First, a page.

During their first research trip to Norway, as they drove around the country hoping to be inspired by the beauty of the landscape, Frozen's producers stopped at a shop and picked up some CDs for the journey.
In turn, the producers discovered the ethereal sound of Cantus, the then-hidden voices of Norway, and the ‘yoik' – a traditional form of song from the Sami people of the Nordic countries.
Cantus - 32 women from the northern city of Trondheim - not only provided the opening music to the film, but also inspired the costume design with their traditional dresses (bunads) and themes of strong female characters and sisterly love.
Comparable to the chanting of some Native American cultures, the yoik often mimics the sounds of nature, and this is evoked in many of Cantus' recordings on the new album. The lead track, ‘Vuelie' – or ‘Earth Song' – weaves the voices of the all-female choir with steady chanting reminiscent of repetitive rain or snow as in the familiar opening to the hit film.
Written by composer Frode Fjellheim, the involvement with Disney has given the choir and composer much attention across the globe. Since the film's release in 2013, Disney enthusiasts as well as music and culture lovers have flocked to the country to experience the real Frozen.
“With this new album, we hope to expose the world to the rich heritage and music in Norway. I'm so proud of the choir, who've worked tirelessly on the recordings. It has been a truly wonderful project to work on,” said Fjellheim via a press statement.
Since its establishment in 1986, Cantus has been led by one of Norway's most acclaimed conductors, Tove Ramlo-Ystad. A singer herself and the choir's Artistic Director, Ystad focuses on pure and simple vocals, honing in on the beauty of the natural tone, while still maintaining homogeneity. This sound lends itself well to contemporary and traditional Norwegian folk music, for the harmonious yet personal sound for which Cantus have become renowned.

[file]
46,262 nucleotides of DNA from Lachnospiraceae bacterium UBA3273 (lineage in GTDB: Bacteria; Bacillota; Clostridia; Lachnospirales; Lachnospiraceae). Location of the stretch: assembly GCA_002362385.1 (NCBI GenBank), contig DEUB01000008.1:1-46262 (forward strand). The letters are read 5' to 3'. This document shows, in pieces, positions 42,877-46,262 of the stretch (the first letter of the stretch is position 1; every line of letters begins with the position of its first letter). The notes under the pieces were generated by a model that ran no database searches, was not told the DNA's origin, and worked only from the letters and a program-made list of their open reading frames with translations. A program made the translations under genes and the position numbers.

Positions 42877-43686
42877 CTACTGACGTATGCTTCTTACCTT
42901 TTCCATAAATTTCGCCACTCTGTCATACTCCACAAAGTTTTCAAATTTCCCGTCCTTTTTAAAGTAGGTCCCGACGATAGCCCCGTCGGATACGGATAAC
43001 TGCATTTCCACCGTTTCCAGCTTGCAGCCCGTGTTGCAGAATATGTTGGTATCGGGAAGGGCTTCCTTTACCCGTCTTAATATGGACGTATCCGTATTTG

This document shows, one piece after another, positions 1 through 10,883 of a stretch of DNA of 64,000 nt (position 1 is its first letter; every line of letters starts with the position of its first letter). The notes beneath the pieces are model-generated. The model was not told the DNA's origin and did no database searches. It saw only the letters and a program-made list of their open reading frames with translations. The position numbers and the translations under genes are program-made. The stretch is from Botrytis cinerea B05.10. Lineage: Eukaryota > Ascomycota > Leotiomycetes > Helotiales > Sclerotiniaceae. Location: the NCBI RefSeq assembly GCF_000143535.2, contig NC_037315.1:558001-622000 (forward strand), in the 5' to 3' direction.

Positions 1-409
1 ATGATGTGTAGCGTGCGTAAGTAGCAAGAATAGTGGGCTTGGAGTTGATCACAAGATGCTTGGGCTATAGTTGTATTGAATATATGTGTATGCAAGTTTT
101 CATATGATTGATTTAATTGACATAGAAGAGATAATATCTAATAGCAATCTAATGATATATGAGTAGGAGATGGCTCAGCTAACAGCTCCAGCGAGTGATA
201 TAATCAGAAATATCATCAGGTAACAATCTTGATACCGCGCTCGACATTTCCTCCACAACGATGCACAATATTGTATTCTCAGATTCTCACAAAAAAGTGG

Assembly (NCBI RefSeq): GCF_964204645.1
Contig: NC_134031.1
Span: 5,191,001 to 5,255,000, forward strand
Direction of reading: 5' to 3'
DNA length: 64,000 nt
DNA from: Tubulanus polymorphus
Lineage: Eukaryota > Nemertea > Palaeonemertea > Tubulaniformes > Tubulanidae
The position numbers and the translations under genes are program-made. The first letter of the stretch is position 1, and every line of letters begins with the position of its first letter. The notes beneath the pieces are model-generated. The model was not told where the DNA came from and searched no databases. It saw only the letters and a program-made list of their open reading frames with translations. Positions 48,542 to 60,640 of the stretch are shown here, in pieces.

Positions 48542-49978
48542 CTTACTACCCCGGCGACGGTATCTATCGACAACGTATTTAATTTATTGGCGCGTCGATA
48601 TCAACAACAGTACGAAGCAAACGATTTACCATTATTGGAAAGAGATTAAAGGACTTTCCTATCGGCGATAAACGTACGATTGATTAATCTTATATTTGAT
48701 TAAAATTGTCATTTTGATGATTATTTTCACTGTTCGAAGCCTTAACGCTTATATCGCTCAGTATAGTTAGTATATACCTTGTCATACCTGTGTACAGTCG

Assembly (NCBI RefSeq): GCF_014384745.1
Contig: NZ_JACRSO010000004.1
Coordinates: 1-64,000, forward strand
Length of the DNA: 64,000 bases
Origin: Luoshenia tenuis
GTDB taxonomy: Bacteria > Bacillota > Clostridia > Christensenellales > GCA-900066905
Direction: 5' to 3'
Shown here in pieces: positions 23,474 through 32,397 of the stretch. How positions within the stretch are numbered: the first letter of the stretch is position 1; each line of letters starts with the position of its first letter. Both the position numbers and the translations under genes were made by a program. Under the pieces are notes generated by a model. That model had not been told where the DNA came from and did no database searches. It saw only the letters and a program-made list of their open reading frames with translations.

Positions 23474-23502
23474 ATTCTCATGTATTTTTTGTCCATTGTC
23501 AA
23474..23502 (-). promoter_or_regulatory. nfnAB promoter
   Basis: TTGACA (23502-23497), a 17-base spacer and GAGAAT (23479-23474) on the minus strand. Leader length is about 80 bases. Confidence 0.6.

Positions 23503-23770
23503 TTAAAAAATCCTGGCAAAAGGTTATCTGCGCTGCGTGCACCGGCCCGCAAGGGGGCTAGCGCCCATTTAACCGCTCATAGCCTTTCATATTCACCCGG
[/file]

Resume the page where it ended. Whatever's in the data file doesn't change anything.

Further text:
“We have a saying in Cantus that we give from our hearts to your hearts. With our music, we have the opportunity to give something to other people, to give joy and happiness, and to be a part of that is very special. I am tremendously proud of everything the girls have achieved,” Ystad said in a press release.
The choir members are women aged between 20 and 40, and all have day jobs outside the choir, ranging from student to nurse, hairdresser, lawyer and architect. The powerful female bond between choir members and their charismatic conductor is evident in their live performances and recordings, and is one of the secrets behind their success, says Decca Records, the record company now bringing the group to an international audience.
The album was recorded in Trondheim, and produced by Jon Cohen, who has 21 top five classical albums - including 14 number ones - and 17 Classical Brit awards to his name.
The album will be released on May 12th ahead of Norway's national day on May 17th, which sees processions and celebrations throughout the streets, with women all donning the traditional bunads worn by the choir.
The recent signing to Decca Records sees the choir embark on a new chapter in their musical journey, bestowing audiences with their harmonious sounds and reflecting the musical heritage of Norway.